–Before we get into today’s regular reckoning, we again send our thoughts and prayers up to everyone in Queensland and New South Wales dealing with torrential rains and flooding. From all the staff here at the Markets and Money headquarters, we send our best wishes. Stay safe.
–For readers outside Australia who are not familiar with the country’s geography, Brisbane is a city of about 1 million Australians on the north east (Pacific) coast. It’s about 2.5 hours north of Melbourne by airplane. Steady rains all summer have saturated the ground in Queensland. Heavy rains in the last 10 days have led to the flooding you see on TV. The flooding is expected to peak today and tomorrow as it hits Brisbane and its suburbs.
–If you’re from overseas and feel compelled to contribute to humanitarian or relief efforts, we suggest the Australian Red Cross. The Red Cross does relief work all over the world and will surely be on the scene in Queensland in the coming weeks. There will probably be more local relief efforts you can contribute to. And if you’re affiliated with one or know about one, let us know and we’ll pass it along (after making sure it’s legitimate).
–Since our beat here is finance and economics, let’s take a look at the impact the flooding may have on the Australian economy and the world. Granted, it’s not the most urgent story at the moment. But the flooding IS going to have an impact economically. What will it be?
–You can see from the table below (via the Wall Street Journal) that Queensland accounts for a large percentage of Australian exports. In dollar terms, thermal and metallurgical coal are the two big bread winners. But it accounts for quite a bit of food production too, which you will probably notice in the coming weeks as the price of certain fruits and vegetables goes up in Australian stores.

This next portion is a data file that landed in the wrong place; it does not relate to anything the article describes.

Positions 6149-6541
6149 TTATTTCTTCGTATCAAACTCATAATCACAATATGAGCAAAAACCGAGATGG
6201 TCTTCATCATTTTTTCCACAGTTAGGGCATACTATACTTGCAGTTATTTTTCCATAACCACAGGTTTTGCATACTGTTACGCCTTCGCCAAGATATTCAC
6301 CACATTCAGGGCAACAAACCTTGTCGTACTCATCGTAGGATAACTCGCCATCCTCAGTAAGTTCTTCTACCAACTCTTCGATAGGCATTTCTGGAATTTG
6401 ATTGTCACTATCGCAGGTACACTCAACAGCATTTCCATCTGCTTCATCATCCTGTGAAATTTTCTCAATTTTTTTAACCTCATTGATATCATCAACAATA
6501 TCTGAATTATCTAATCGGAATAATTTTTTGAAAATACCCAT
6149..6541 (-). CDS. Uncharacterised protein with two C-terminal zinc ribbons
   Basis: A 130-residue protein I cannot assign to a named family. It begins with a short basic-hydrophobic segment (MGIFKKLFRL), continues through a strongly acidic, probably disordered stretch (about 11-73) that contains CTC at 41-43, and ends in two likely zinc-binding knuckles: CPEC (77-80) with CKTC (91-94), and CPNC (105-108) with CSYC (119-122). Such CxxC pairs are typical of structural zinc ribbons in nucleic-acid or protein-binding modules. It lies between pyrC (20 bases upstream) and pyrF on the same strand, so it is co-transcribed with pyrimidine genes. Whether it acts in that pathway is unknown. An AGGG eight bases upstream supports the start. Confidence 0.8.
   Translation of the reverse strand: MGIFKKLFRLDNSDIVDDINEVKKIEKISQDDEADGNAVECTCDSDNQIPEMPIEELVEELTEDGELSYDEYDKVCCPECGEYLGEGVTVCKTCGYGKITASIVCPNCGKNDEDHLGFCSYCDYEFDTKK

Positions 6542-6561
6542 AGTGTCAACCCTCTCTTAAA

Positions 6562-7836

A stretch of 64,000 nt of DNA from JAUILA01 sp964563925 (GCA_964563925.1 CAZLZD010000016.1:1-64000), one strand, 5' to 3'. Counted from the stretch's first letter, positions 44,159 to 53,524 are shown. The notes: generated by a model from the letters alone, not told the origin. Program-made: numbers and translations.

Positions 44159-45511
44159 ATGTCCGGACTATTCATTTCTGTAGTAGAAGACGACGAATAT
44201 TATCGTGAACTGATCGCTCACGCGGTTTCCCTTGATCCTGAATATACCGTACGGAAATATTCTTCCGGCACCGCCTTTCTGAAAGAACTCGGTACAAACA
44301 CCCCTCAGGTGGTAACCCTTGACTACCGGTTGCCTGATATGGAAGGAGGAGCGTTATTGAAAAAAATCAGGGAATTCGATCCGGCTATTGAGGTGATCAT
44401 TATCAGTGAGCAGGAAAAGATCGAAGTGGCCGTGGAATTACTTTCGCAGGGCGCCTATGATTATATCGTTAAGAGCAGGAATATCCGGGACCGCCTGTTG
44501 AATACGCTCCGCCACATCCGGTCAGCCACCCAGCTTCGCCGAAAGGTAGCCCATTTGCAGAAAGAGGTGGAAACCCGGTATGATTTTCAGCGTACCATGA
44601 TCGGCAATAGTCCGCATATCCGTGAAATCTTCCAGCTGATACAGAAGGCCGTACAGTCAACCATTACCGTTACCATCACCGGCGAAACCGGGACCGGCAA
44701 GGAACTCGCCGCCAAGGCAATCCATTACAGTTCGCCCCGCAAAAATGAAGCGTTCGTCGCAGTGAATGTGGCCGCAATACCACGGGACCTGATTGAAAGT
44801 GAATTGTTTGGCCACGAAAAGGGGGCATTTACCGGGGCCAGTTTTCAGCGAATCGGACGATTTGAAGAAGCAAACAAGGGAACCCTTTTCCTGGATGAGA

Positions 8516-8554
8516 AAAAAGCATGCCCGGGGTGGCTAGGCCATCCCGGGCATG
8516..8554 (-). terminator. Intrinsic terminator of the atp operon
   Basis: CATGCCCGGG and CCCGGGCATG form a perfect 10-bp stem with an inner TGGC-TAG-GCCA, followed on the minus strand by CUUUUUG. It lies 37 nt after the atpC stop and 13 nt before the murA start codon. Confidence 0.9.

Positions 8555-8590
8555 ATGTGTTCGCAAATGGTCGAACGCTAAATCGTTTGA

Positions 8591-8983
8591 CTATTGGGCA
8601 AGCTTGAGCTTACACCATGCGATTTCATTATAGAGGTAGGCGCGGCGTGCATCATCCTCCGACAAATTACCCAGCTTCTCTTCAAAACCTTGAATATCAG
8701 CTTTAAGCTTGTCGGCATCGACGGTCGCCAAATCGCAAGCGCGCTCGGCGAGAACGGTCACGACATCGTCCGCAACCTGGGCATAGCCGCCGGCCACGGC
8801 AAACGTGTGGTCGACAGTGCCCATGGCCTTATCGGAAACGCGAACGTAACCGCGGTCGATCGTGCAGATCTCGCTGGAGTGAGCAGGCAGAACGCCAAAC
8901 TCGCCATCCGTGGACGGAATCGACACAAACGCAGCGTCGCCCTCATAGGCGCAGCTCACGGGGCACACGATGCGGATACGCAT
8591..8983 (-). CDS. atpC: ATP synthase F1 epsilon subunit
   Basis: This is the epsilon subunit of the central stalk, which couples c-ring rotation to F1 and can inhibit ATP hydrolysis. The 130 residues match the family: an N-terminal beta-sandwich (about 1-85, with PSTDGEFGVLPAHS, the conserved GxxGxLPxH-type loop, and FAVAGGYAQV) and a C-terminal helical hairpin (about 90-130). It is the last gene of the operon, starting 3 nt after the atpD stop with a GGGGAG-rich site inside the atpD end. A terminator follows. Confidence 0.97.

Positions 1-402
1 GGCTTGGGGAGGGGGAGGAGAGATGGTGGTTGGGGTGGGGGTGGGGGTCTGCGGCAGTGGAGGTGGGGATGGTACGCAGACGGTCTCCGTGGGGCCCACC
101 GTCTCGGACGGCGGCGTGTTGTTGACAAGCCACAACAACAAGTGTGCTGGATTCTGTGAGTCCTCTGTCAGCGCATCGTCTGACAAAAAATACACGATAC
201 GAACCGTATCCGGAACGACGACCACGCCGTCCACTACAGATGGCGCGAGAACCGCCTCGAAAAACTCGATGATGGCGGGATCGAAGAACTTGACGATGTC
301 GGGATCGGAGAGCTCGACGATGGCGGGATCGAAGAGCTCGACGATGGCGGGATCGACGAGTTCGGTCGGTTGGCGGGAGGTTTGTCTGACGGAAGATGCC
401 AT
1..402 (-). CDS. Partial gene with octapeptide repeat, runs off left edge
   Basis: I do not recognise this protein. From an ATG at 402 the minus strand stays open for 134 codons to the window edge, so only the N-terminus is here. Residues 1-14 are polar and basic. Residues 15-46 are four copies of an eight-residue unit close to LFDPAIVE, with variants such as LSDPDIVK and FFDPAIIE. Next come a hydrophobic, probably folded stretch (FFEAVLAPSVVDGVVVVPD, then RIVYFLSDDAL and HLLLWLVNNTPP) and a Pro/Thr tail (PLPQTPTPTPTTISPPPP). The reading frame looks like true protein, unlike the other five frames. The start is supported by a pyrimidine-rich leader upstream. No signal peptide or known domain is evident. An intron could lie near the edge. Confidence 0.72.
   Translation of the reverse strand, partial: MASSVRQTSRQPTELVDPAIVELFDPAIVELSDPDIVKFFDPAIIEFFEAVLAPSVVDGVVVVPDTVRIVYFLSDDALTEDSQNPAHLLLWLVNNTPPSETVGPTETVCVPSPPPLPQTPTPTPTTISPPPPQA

–Australia is the world’s top exporter of metallurgical coal (steel making, or coking coal) and the world’s second largest exporter of thermal coal (power plants). Queensland exporters alone account for 60% of global seaborne coking coal exports. The Financial Times reports that the spot price for coking coal is now around $295 per tonne. That’s a 30% premium to the quarterly contract price for coking coal.
–Coal prices (both thermal and coking) have been trending up since the middle of last year. Thermal coal now sells for $140 per tonne, a 40% gain in the last twelve months. For Queensland right now, though, the biggest worry is not the reduced volume of thermal coal exports in the rest of this quarter. It’s the supply of thermal coal for Queensland’s own power plants.
—The Australian Financial Review reports that the floods could disrupt the supply of coal to the government’s 1440 megawatt power station at Stanwell. The operators of the station say it usually has between 26–30 days of coal stockpiled just in case. However, thermal coal supplies to another power station at Swanbank might be affected after a landslide blocked the rail line that links the station with the coal mines that supply it.
–These sorts of emergencies don’t happen often. But when they do, it reminds you of how much we take modern, industrial-scale, coal-fired power for granted. The margin between convenience and emergency isn’t that big, is it? Coal as a source of electric power is not going away any time soon.